The startup mentality: Why the church is better than the next big thing

August 2, 2017

Like most of us who came of age in a post-Microsoft world, I grew up on the nursery rhymes written in a culture that idolizes the almighty startup. Whether it was Steve Job’s genius forged in a garage, Bill Gate’s battle to create the perfect operating system, or Google’s unconventional work environment and Internet-eclipsing success, the moral behind the folklore was clear: It pays to be a part of the next big thing.

The giants that rose out of Silicon Valley made us all want to be entrepreneurs. We want to invent an idea or a product that goes viral. (If we can wear our Converse high tops to work while doing it, that’s even better). I’m grateful for the ways many startups have added convenience to my life. I’m typing this blog post on my MacBook Pro (Thank you, Apple). If I get stuck, I’ll quickly Google to find the right information or Bible verse. If I need office supplies, or toilet paper, or a gift for a coming baby shower, I’m thrilled to be able to drop my purchases in a virtual shopping cart and find them on my doorstep 48 hours later (Thank you, Amazon). But the tidal wave of startups has churned up something dangerous beneath the surface of our hearts. As I scan the horizon, I feel compelled to shoot up a warning flare.

Sticking with it over startup

I hear it most often among the young women I teach. They love Jesus. They love his Word, and somewhere along the line, the idea of a unique and individual “calling” has fallen on their shoulders like a ton of bricks. They want to do “big things” for the kingdom of God. They want to be a part of something new for God’s glory. (And if those “big things” come with an adorable office and a brand they can build, that’s even better.) The end result is often spiritual paralysis, they don’t use their gifts because they aren’t sure where they will have maximum impact.

The church doesn’t just need entrepreneurs, the church needs stick-with-iters.

Here’s the rub: The church doesn’t just need entrepreneurs, the church needs stick-with-iters. We don’t need more sharks in the Shark Tank. We need fishers of men, willing to do the ongoing and often unglamourous work of investing in the kingdom over the long haul.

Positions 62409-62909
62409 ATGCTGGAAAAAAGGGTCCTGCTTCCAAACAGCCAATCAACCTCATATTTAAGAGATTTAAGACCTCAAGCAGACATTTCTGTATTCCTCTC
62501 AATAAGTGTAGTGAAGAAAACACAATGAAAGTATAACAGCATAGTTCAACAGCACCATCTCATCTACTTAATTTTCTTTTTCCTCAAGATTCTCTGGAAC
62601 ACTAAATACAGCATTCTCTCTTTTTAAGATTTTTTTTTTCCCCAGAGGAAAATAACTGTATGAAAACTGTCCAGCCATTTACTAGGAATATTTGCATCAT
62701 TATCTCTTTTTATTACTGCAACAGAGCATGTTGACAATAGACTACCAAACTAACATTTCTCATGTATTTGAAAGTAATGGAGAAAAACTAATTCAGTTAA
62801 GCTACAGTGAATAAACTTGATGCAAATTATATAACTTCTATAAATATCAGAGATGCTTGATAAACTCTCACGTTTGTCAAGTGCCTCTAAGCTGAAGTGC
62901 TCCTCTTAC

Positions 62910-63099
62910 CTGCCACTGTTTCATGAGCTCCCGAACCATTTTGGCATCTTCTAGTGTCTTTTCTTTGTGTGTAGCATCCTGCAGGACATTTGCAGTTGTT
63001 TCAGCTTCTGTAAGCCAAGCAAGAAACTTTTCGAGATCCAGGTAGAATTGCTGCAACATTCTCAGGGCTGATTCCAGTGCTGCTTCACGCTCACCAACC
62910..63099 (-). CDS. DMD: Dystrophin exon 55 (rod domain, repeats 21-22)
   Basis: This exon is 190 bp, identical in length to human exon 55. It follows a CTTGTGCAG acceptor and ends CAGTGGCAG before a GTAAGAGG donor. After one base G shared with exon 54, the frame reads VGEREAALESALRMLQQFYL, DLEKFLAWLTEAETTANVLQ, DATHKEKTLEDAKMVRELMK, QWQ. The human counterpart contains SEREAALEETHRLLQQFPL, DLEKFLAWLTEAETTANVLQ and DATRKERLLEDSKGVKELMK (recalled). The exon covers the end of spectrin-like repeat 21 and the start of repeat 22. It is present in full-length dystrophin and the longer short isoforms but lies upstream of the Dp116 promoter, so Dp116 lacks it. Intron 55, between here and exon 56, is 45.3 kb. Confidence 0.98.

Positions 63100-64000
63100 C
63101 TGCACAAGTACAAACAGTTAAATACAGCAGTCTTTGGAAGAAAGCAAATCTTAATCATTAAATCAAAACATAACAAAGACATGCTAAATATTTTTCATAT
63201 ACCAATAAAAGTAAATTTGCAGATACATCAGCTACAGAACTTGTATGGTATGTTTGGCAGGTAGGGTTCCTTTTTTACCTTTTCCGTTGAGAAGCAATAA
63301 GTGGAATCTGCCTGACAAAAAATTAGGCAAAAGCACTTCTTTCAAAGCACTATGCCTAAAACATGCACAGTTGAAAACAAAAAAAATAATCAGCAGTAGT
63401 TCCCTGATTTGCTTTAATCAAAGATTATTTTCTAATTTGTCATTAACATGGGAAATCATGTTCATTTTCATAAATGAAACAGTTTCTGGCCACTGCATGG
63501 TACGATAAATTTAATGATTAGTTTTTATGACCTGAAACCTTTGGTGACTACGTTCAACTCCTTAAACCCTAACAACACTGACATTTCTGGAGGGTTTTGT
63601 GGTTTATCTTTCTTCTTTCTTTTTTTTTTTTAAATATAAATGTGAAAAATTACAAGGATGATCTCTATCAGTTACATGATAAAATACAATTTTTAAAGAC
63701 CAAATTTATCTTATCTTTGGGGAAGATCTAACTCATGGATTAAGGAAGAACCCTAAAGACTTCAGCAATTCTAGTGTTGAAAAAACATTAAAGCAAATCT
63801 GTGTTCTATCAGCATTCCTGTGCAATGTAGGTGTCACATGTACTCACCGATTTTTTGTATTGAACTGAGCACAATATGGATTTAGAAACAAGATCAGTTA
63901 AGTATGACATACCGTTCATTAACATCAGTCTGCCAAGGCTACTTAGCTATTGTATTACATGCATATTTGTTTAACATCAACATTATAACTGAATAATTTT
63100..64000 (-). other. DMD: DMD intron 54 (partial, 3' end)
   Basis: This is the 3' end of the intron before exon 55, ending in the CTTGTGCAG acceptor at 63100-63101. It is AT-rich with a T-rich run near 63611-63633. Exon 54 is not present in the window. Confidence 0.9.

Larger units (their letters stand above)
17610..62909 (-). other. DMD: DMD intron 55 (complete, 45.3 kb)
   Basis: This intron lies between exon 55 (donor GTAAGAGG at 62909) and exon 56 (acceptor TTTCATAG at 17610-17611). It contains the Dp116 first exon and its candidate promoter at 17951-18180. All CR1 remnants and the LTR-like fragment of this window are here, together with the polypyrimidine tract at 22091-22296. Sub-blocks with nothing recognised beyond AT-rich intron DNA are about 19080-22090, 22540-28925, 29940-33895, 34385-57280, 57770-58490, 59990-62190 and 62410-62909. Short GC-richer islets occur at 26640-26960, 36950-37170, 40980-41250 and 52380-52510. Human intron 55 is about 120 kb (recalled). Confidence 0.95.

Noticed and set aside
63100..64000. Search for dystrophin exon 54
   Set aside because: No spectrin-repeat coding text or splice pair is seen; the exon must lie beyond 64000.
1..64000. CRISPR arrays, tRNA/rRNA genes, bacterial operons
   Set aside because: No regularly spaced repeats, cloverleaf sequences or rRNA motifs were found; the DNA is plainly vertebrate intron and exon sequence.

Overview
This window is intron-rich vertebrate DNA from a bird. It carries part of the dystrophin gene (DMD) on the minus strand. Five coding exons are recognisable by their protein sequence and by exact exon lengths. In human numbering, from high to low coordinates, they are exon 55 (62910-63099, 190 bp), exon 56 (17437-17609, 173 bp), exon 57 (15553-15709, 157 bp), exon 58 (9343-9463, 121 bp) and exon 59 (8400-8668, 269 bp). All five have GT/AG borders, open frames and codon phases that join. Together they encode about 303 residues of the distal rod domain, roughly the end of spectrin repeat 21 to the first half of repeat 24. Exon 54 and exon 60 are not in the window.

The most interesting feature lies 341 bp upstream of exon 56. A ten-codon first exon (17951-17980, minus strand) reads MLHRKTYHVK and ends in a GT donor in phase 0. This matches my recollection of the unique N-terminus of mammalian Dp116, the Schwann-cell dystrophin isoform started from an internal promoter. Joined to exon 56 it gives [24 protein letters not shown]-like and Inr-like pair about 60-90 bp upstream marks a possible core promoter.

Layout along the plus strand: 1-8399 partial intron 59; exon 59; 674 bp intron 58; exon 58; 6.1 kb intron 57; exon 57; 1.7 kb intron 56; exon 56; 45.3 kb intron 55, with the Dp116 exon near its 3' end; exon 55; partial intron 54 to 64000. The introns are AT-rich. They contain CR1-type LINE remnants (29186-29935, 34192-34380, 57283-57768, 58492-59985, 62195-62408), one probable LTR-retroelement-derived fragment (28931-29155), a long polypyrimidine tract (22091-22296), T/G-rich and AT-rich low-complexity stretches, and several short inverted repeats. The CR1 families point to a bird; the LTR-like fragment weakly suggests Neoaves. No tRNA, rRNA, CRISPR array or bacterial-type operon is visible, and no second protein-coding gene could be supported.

While God’s Word does call us to live surrendered lives and to adopt a willingness to go where God calls us and do whatever he asks, it also calls us to value small over big, faithfulness over distractibility, humility over building our own brand. Instead of grabbing market share, we give our time and talent away for the good of our fellow believers. There is tremendous kingdom value to be gained when we faithfully and anonymously give to our local church, though it’s unlikely to generate the buzz the startup culture can.

The original startup

The church is the original startup. Launched in an upper room, led by Jesus, in the power of the Holy Spirit, with a hodgepodge bunch of guys crazy enough to bet everything they had on the mission, the church is how the amazing idea that the gospel is for all mankind went viral. The disciples caught the world on fire with their message and this simple mission statement:

“Go therefore and make disciples of all nations, baptizing them in the name of the Father and of the Son and of the Holy Spirit, teaching them to observe all that I have commanded you. And behold, I am with you always, to the end of the age” (Matt. 28:19-20).

More than two thousands years later, the new may have rubbed off, but the mission has not changed. We are called to make disciples. We are called to teach the Word. We are called to cheer each other on as we strive to be a source of light in a very dark world. And we are called to do it primarily through the church. The local church may not be new news, but it is uniquely designed in these three ways.

1. Authority: As Paul traveled through Europe and Asia planting churches, he implemented a specific and effective leadership structure. Titus 1:5-9 describes the appointment of elders in the local church. These overseers are to be godly, self-controlled, and dedicated to the welfare of the local church. Matthew 18 gives church leadership permission to participate in discipline of the flock when needed. Ephesians 4:11-16 recognizes the role of shepherds in the Church and calls them “to equip the saints for the work of ministry, for building up the body of Christ.”